[00:00:00.570] Announcer: Welcome to Tech News of the Week with your host, the cast of Friends stuck in a well except Matt Perry.
[00:00:08.450] Ned: Welcome to the tai chi practice at no, no, that’s still not right. Still tech news of the week. This one’s going to be a little bit different because we did a crossover episode with Day Two Cloud. That’s the other podcast that I host with Ethan Banks. So we’re going to be talking about news articles that caught all of our attention in a slightly different format. I hope you enjoy it.
[00:00:30.430] Ethan: Well, speaking of automation platforms, a new announcement has been made about Jetport. Jetport is we’ve got some announcements that came out on the Laser llama substac blog by Michael De Hahn. He’s known in these circles as someone who writes these platforms, I believe. Is it ansible he was behind ansible.
[00:00:51.050] Ned: Yeah, he was the guy behind Ansible.
[00:00:53.230] Ethan: So Jetforge is a new project that he’s working on coming up soon. There’s a discord chat, there’s some documentation and so on that’s begun. It’s actively in development Jetpourch.com. If you’re interested in that, I’ll read you a summary from the documentation overview page. Jet’s goal is to be a community driven enterprise automation and orchestration platform for the modern era, designed with an outlook towards reliability, clean code and predictability language, simplicity and stability with a minimal aesthetic, true planetary scale enlightening, fast execution performance and a strong enterprise security and audit focus. And Jet is being led, as we said, by Michael Dehan. And then it goes into more like they’re going to implement with Rust. There’s going to be a YAML dialect similar to the Ansible playbook language and a bunch of other bits and pieces to kind of get you excited about what’s coming. There’s nothing here yet as far as product from what I can tell, but it’s another open source product that sounds like we’ll be talking about it more at some point. Ned, I predict there’s a Day Two Cloud where we talk about Jetport, whatever the full name of the product ends up to be.
[00:02:02.380] Ned: Yeah, maybe we can get we’ll need.
[00:02:03.690] Ethan: Another one though, I guess is my question.
[00:02:06.650] Ned: Maybe it sounded like to a certain degree he was trying to reinvent Ansible, but sort of solve for some of the issues that Ansible had, learn from lessons of the past. Launching a whole new automation product and getting people to adopt it is hard. I did note that he is intending for it to be able to use existing Ansible Playbooks with very little conversion. So that will make the conversion of people a little bit easier if they want to use the new automation platform.
[00:02:39.410] Ethan: And performance did seem to be a big key here. I mean, he was talking planetary scale and high performance and gets into in one of the substac blogs, why he chose Rust as opposed to Golang was I guess the other one he considered but decided on Rust. So yeah, jetporch that’s in the world now that’s a thing. Yet another project I found is called UBI Cloud and this is just something that’s out on GitHub. How mature it is, how useful it is, don’t know yet, but it sounded intriguing reading from the README MD on their GitHub page. UBI Cloud is an open, free and portable cloud. Think of it as an open alternative to cloud providers, like what Linux is to proprietary operating systems. UBI Cloud provides IAS cloud features on bare metal providers such as Hetzner OVH and AWS Bare Metal. You can set it all up yourself and these providers, or you can use our managed service. We’re currently in public alpha, we’re not even at Beta yet, but it sounds interesting. Again, if we needed another cloud doing things. Sounds intriguing, and if you’re wondering why use it, they cover that. Public cloud providers like AWS Azure and Google Cloud made life easier for startups and enterprises, but they are closed source.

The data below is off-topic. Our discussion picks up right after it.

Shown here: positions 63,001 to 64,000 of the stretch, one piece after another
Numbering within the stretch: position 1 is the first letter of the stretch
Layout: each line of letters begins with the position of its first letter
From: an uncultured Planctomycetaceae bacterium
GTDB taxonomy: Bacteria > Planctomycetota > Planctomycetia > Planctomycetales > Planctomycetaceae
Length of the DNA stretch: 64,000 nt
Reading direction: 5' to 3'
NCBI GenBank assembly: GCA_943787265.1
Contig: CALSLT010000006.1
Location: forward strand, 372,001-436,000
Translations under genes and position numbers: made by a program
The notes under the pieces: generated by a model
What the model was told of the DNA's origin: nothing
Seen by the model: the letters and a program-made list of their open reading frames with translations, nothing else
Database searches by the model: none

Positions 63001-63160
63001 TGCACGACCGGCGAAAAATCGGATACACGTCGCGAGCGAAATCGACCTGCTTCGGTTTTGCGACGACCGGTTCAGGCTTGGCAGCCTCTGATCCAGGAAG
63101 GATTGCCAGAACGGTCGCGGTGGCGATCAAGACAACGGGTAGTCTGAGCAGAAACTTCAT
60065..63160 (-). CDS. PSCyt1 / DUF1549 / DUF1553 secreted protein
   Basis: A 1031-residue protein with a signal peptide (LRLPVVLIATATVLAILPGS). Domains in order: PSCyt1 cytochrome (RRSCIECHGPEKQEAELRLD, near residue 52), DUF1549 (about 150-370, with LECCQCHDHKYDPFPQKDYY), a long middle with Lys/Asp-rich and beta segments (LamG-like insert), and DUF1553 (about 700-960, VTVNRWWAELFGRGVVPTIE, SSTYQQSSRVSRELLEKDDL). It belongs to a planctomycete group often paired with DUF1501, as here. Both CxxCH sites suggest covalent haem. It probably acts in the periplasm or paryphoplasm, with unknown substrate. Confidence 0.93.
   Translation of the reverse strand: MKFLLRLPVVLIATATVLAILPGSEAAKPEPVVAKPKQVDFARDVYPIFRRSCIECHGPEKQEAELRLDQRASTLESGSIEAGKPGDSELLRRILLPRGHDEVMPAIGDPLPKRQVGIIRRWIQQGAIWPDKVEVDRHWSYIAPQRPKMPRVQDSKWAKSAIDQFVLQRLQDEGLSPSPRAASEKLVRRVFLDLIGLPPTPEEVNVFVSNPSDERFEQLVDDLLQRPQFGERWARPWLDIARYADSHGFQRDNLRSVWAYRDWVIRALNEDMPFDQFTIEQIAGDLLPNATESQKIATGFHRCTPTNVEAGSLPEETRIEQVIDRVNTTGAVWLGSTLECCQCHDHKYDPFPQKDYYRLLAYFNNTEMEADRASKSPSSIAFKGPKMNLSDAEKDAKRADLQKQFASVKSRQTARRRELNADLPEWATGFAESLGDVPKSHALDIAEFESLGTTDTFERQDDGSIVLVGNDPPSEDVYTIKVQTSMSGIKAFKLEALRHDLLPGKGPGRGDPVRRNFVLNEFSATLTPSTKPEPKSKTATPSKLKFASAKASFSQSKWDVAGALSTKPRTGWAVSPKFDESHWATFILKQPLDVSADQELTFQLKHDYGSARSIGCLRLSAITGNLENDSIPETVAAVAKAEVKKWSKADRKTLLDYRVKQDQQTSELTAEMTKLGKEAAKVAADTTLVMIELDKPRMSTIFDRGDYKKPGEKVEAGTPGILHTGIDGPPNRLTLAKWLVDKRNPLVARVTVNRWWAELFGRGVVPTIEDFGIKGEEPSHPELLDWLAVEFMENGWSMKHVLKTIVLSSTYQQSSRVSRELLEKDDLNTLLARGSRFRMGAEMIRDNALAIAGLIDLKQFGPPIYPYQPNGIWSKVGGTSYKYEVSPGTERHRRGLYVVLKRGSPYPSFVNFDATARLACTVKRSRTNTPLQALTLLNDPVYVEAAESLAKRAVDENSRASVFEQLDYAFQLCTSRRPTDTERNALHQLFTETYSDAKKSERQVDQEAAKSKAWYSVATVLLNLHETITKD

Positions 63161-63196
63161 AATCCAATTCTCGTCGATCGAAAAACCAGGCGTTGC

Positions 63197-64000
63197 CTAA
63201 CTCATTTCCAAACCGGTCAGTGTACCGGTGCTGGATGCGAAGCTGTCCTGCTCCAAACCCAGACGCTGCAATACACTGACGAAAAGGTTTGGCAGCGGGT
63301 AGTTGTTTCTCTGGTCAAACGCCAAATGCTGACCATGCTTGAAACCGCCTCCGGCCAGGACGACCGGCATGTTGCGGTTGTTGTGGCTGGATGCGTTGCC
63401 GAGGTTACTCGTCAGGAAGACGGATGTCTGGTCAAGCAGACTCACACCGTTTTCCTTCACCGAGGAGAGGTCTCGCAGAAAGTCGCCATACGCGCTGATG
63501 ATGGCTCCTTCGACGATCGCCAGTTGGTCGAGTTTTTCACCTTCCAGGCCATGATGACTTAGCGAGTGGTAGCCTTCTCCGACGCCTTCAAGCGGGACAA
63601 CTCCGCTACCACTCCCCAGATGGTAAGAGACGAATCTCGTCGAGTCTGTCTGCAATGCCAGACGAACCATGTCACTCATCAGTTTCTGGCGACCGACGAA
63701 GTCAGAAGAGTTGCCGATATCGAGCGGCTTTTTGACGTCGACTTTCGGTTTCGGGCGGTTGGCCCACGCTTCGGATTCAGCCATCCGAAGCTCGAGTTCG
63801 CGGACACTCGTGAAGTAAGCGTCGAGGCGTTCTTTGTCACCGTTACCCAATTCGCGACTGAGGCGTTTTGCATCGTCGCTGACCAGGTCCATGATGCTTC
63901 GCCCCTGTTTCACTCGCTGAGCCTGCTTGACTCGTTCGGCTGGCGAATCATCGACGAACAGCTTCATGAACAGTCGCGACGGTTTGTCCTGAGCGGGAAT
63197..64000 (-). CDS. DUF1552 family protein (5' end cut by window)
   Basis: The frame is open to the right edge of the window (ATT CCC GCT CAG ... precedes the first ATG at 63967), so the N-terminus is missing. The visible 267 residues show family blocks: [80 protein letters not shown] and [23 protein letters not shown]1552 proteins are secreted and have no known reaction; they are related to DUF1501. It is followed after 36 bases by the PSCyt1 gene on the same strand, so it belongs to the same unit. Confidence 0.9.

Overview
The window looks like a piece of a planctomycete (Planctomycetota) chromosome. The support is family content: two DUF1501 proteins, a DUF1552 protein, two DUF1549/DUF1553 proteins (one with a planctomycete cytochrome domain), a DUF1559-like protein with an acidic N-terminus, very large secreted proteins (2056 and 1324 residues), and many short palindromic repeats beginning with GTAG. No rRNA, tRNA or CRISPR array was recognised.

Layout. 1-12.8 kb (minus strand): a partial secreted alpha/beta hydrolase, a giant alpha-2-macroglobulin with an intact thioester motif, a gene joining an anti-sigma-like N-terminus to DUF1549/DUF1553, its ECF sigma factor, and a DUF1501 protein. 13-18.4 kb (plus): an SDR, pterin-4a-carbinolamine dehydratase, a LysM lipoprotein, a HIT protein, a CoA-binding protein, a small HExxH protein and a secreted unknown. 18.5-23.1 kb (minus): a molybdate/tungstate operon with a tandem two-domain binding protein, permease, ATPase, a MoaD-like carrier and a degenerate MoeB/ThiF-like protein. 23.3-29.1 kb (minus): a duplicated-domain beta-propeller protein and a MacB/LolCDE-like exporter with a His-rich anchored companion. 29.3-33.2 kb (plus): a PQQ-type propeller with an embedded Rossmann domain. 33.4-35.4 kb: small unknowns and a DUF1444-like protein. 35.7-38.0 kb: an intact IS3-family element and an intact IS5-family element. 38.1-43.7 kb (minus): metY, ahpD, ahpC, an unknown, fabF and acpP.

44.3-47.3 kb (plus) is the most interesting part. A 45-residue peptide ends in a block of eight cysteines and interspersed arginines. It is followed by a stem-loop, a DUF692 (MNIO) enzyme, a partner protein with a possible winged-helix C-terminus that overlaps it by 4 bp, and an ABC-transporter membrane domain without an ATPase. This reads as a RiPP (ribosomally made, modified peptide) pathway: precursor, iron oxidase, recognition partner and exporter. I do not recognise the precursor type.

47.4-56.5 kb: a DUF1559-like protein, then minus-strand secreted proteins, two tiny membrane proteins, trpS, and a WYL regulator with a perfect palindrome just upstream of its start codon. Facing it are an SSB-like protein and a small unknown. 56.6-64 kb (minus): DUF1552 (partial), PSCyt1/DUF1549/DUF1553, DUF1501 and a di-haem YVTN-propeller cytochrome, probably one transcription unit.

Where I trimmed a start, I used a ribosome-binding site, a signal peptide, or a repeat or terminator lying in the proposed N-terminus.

[00:03:47.920] Ethan: You have to rent computers at a huge premium and lock you in. UBI Cloud offers an open alternative, reduces your costs and returns control of your infrastructure back to you all without sacrificing the cloud’s convenience. So yeah, you get where you’re coming from, do you want cloud but you don’t want to pay Uncle Jeff and so on as much as they want? Try UBI cloud. Maybe it gets you what you need and does it for cheaper. Yeah, I like it, I like the Ethic there and it’s also interesting to have it as a package that I don’t know what they’re basing it on. I don’t know if this is Kubernetes or what’s actually under the hood here, maybe they’re just making it easier to consume a Kubernetes or Kubernetes like service, not sure. But if they get this right and it’s got enough of the features that you would use an AWS Azure or GCP for, could be intriguing. It really could be. It’s just how will they stand out in a crowd? I was going to say I almost said cloud. How would they stand out in a cloud? How would they stand out in the cloud crowd?